SPM graduate Andrew Abramson ’10 launches social-decisioning app Swayy

What to wear to dinner. It was a simple decision, thought Syracuse University Sport Management graduate Andrew Abramson.

Abramson ’10 grew frustrated as he waited for his fiancée to prep for a night out in Los Angeles. As Heather Farone, SU ’10, tried on dress after dress and asked his opinion, Abramson impatiently told her to “just pick one.” It was at that moment he had an idea: Heather should take a photo of herself in two of the dresses, send it to her friends and let them decide.

And just like that, in September 2014, the social-decisioning app Swayy was born.

Here’s how it works: A person takes photos of their dilemma or question, and uploads them to the app, which then sends the poll to the person’s contacts. Swayy users then vote on the question at hand and the results are sent back to the user.

Abramson, who works full time as an associate for Korn Ferry International in Los Angeles, and is a part-time student in the University of Southern California Marshall School of Business, presented his idea for Swayy in an entrepreneurial competition at USC in 2014. Much to his surprise, he won.

“People were coming up to me after the competition, saying, ‘You have to launch this app, I would totally use it,'” Abramson said. “Or they said, ‘My girlfriend needs this,’ or ‘I need this to decide on restaurants.’ ”

So Abramson teamed up with fellow USC MBA student Andrew Costa, who is originally from Syracuse and an Air Force Academy graduate, to work on Swayy. “He was floored, and we both saw a major opportunity, and wanted to go for it,” Abramson said.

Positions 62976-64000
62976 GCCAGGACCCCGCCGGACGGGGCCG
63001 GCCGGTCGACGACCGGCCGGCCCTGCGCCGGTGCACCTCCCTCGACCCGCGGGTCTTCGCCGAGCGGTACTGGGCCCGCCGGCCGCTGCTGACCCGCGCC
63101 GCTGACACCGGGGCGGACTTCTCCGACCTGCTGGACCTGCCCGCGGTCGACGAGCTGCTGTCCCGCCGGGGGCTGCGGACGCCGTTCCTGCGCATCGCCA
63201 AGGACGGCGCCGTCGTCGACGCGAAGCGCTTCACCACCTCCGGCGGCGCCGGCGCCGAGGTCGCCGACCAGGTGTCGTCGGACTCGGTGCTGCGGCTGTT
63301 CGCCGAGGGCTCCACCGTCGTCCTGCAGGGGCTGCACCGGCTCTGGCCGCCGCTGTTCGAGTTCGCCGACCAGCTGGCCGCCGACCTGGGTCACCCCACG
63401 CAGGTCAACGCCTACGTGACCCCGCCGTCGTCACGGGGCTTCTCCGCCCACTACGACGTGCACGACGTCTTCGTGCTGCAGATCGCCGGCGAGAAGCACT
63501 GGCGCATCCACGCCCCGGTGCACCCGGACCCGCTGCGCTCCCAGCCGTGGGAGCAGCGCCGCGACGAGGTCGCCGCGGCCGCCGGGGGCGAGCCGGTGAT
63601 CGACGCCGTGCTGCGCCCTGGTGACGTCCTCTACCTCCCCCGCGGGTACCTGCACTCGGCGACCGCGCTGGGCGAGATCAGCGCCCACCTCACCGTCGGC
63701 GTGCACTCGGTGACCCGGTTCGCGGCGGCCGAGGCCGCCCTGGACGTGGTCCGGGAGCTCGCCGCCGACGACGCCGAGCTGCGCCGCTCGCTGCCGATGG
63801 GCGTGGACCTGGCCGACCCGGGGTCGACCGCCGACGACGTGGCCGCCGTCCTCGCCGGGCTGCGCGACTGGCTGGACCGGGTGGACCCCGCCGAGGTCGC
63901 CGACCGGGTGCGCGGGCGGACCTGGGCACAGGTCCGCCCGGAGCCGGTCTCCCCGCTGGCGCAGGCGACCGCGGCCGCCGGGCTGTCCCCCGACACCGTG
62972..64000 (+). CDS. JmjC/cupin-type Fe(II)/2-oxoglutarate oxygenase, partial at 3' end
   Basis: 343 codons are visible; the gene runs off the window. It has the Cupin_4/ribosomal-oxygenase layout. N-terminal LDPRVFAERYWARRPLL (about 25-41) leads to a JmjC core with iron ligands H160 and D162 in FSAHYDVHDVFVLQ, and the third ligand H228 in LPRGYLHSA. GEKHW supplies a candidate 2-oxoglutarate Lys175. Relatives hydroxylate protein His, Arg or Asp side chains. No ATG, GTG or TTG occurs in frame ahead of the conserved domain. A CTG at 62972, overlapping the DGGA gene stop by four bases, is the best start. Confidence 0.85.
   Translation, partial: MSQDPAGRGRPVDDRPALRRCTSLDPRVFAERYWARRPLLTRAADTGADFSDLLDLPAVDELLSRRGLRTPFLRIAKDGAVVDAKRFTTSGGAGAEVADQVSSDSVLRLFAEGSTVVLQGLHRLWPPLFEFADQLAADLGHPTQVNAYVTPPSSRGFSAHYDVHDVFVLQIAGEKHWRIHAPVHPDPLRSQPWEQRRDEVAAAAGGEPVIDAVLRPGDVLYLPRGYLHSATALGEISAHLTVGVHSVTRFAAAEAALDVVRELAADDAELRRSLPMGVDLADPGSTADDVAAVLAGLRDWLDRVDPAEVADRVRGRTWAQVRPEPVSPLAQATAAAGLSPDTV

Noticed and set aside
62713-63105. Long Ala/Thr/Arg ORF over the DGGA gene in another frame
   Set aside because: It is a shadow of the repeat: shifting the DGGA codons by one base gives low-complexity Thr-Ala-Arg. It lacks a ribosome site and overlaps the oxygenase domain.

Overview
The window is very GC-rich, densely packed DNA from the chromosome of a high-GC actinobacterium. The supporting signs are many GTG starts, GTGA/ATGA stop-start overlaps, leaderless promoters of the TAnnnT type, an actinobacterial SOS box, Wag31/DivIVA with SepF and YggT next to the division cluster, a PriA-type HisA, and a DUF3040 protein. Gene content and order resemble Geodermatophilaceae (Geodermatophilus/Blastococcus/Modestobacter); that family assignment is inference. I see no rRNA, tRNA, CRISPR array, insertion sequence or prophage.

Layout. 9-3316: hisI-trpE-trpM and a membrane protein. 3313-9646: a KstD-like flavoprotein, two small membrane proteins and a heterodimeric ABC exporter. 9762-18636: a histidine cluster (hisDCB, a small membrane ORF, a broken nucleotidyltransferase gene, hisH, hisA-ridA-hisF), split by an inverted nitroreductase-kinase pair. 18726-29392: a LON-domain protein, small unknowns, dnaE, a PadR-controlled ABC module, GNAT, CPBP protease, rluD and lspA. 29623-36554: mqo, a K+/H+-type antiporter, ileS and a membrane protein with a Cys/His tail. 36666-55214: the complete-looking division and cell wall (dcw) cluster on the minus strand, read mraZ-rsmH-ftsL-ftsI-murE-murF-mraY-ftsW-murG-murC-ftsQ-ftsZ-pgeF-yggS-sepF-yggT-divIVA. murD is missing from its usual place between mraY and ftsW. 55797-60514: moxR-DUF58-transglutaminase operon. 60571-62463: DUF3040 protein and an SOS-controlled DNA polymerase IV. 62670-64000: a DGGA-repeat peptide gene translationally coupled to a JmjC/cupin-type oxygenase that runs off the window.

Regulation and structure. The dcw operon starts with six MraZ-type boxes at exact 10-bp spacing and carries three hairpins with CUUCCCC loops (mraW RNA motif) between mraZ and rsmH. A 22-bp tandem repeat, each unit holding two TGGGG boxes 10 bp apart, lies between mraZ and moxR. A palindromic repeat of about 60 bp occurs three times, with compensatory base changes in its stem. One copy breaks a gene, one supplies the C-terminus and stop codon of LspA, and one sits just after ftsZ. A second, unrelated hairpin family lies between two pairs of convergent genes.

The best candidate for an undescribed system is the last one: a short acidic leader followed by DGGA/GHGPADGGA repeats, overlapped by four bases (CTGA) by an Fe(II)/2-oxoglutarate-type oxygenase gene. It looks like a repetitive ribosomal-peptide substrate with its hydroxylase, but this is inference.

Abramson, an Alexandria, Virginia, native, was not always interested in creating apps. He attended SU and completed his Senior Sport Management Capstone with Octagon, a global sport marketing agency in San Francisco. After graduation, he accepted a position with Octagon in its NBA division based in McLean, Virginia.

“I wanted to be a sports agent and was on track to become one,” he said. “But after working in the industry for a few years, I learned a lot about myself and found out I had other interests besides sports. You are on call 24/7 and it drains you. I had to get out.”

In July 2013, Abramson acted on those interests and initiated a transfer to Octagon’s Los Angeles office, so he could enroll in USC’s part-time business school. Not long after that, USC fired its head football coach, Lane Kiffin, and Abramson quickly grew interested in how colleges and companies conduct executive searches. It was then he learned about Korn Ferry International, the firm hired to find USC’s next football coach. After researching the company and networking, Abramson landed a job with Korn Ferry in January 2014.

Abramson, 27, and Costa, 27, are in the final year of their three-year program at USC, and are set to graduate in May 2016. Costa serves in the Air Force in El Segundo, California. The duo recognized they did not possess the coding or programming skills needed to launch the app so they hired developers Rishi Mody and Sachin Medhekar in early 2015.

Next up? Funding. How were they going to find the funds necessary to develop, research, and ultimately launch an app nationwide?

“We started a business plan and got quotes from people in the industry, and then just opened up our rolodexes and called family, friends and anyone we could think of,” Abramson said. “We put together a thorough pitch deck to raise money, explained our idea and ended up raising the $200,000 we needed. People told us that they could relate to the app and would use it.”